A former Air Force crash investigator said Monday that the worst thing that can happen at this point is to speculate on the cause of the deadly EA-6B Prowler crash in Lincoln County.
A Whidbey Island-based EA-6B Prowler crashed into a remote area in Lincoln County, resulting in the loss of three aviators. The Prowler was assigned to VAQ-129, the US Navy's fleet replacement training squadron which specializes in training naval aviators on how to fly the Navy's Prowler and EA-18G Growler electronic warfare aircraft.
Images from the crash scene show a large crater and the Prowler's wreckage scattered in pieces across a field. Finding a cause for the crash will take time.
"It could be something that happened very quickly and there's also the possibility of migratory birds that could have hit and taken somebody out," Art Meikel said.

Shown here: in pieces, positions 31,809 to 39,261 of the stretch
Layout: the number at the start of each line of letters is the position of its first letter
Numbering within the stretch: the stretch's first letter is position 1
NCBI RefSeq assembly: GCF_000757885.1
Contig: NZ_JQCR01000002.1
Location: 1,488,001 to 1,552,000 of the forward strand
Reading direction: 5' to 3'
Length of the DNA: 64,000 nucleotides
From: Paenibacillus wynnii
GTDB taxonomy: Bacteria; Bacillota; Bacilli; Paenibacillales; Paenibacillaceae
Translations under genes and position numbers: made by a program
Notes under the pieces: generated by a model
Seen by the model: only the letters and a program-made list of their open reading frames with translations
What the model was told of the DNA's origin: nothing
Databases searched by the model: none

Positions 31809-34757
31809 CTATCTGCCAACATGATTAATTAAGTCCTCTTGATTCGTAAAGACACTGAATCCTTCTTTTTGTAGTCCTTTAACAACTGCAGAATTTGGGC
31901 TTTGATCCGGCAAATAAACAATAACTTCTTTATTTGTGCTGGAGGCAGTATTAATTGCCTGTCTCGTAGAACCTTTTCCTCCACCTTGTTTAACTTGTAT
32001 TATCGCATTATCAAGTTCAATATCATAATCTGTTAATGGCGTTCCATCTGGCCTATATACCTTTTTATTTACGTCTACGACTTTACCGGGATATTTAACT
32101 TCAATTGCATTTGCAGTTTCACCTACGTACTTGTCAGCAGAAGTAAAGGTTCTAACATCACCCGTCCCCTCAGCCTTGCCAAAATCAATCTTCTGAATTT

While serving in the Air Force, Meikel spent four years investigating military plane crashes like Monday's Prowler crash.
"Each base has a temporary board that goes out to secure the scene and gets the records the medical records, the aircraft records," he said.
The investigators at the scene Monday were likely beginning to photograph everything and starting to analyze the depth and scale of the crater left by the crash. That will tell them how the plane crashed and perhaps shed light on what went wrong.
"They will see how current and qualified the people were and they will look at the aircraft and see if it had any problems on previous missions or if there's been any recent maintenance, that type of thing," Meikel said.